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十月 21, 2009 / wychi

Create your own ETW provider and log it by xperf

There are two ways to develop an ETW event provider.

  1. classic provider: Instrumented using the pre-Vista API
  2. Manifest-based provider: Instrumented using the new Event Tracing API first introduced in Vista

This post will focus on the Manifest-based provider.

Before we start, let take a quick view about the tools we use.

Quoted from “Performance.Analyzer.QuickStart"

Each event has 2 primary components, a header and a provider defined user data.

  • The event header includes event identification information (provider id and event id), a timestamp, process id, thread id, processor number, and CPU usage data of the logging thread.
  • The user data is defined entirely by the provider.  It is essentially a binary blob that could contain any data whatsoever.

ETW accepts all data uncritically and writes this data into the buffers.  Interpretation is left entirely in the hands of the consumer.  This is done to avoid the run time cost of formatting the data.  Typically when a provider is authored, the author will provide a manifest, MOF or TMF file to allow the decoding of the user data.

So, the first step of creating your own event provider is to create a manifest.

Window SDK providers a tool to help you to create the manifest XML file. So that you don’t have to take care of  XML validation.

C:\Program Files\Microsoft SDKs\Windows\v6.0\Bin>ecmangen.exe


(Download, please remove .DOC extension)

You can find some guidance from this document Writing an Instrumentation Manifest.

The manifest must identify the provider and the events that it writes but the other metadata such as channels, levels, and keywords are optional; whether you define the optional metadata depends on who will be consuming the events.

So, I suggest you read those two sections first.

After you finish the manifest, it is time to compile it for future deployment.

This post has a step-by-step instruction. For C# developers, you can reference this post and use the tool he provider to skip the lousy steps.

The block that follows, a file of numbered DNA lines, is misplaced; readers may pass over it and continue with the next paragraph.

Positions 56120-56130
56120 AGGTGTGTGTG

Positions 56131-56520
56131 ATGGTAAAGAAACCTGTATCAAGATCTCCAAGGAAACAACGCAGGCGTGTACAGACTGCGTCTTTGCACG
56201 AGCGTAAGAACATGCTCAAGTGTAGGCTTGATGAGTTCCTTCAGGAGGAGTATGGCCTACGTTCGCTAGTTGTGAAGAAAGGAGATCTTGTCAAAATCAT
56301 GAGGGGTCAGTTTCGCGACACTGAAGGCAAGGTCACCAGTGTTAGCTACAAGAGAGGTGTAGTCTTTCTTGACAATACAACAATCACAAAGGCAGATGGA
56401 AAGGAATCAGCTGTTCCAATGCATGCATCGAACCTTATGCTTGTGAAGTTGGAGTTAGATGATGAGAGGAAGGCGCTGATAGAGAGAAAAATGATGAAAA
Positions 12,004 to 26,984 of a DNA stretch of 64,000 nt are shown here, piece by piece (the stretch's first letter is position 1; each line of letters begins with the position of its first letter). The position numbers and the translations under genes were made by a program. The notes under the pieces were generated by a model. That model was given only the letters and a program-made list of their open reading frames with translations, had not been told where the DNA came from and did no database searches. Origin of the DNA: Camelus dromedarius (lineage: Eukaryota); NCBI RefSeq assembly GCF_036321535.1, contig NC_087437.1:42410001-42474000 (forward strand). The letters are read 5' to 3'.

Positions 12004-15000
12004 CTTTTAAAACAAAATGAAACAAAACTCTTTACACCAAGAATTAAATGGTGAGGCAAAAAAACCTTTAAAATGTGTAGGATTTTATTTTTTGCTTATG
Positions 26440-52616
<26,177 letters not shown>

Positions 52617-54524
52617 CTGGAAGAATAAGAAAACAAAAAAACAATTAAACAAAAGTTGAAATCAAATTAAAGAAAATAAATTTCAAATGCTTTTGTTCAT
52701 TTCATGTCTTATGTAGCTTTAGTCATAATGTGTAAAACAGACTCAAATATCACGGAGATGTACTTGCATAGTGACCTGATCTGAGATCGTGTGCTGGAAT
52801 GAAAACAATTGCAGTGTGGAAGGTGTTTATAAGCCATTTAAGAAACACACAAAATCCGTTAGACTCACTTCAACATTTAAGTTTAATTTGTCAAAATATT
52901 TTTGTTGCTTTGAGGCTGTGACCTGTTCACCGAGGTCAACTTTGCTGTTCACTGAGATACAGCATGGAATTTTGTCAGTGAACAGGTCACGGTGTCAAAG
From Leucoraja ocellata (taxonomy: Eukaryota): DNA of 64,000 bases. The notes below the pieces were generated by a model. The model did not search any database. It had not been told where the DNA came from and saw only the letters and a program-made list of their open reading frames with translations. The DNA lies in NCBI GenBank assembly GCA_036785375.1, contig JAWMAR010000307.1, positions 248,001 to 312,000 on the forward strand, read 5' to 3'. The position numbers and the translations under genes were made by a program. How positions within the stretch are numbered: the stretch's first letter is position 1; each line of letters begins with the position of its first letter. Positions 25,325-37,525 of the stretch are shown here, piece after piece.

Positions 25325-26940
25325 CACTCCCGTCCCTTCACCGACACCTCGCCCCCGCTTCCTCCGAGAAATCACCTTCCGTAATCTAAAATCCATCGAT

C# Example:

ecmanaged.exe ecgen /out:SampleProvider.dll /namespace:Sample /class:EventTrace

ecmanaged.exe msglocate SampleProvider.dll

ecmanaged.exe install tmp.xml SampleProvider.dll

Note: here is a bug. you need to add an attribute to the xml you generate to let ecmanaged.exe works.

<instrumentationManifest xsi:schemaLocation=" eventman.xsd" xmlns:win="" xmlns:xsi="" xmlns:xs="" xmlns:trace="" xmlns="">

If you succeed, you can see a embedded resource in your assembly.


Before register, please check the resourceFileName, messageFileName attribute in manifest points to your EXE/DLL file.

This step is important for consumer to know how to interpret your data. If you don’t assign it correctly, you can’t see your trace data correctly.

Now, it is time to register your event provider to ETW system.

wevtutil im

To check if it is succeed.

xperf -providers | findstr -i SampleProvider

Now you can publish an ETW event from your app and the data can be interpreted.

   1:          int idx = 0;
   2:          public void EventProvider_Click(object sender, RoutedEventArgs e)
   3:          {
   4:              EventProvider provider = new EventProvider(new Guid("{f5415100-351d-4b82-bf38-7381b3153c31}"));
   5:              EventDescriptor evtDesc = new EventDescriptor(0x0, 0x0, 0x10, 0x4, 0x0, 0x0, -9223372036854775807L);
   7:              provider.WriteEvent(ref evtDesc, new object[] { string.Format("Msg: {0}", idx), idx });
   8:              idx++;
   9:          }

In this post, I will use XPerf as our ETW consumer.

But, if you want to use XPerf on you produce,  please pay attention.

The xperf tools can  interpret a fixed set of classic events and any manifest-based events, provided that the appropriate information has been registered on the machine and can be interpreted using TDH as explained in MSDN.  If you are adding instrumentation to a component for the first time, please make use of the manifest-based ETW model introduced in Vista.

xperf -on Base
xperf -start MySession -on f5415100-351d-4b82-bf38-7381b3153c31:0xffffffff:5
##do your task##
xperf -stop MySession -d User.etl
xperf -stop -d kernel.etl
xperf -merge User.etl kernel.etl result.etl
xperf result.etl

The result


I bet, you will ask this question “Can we customize xperf’s graph?"

The answer for now is No. Check this thread Custom XPerf Graph



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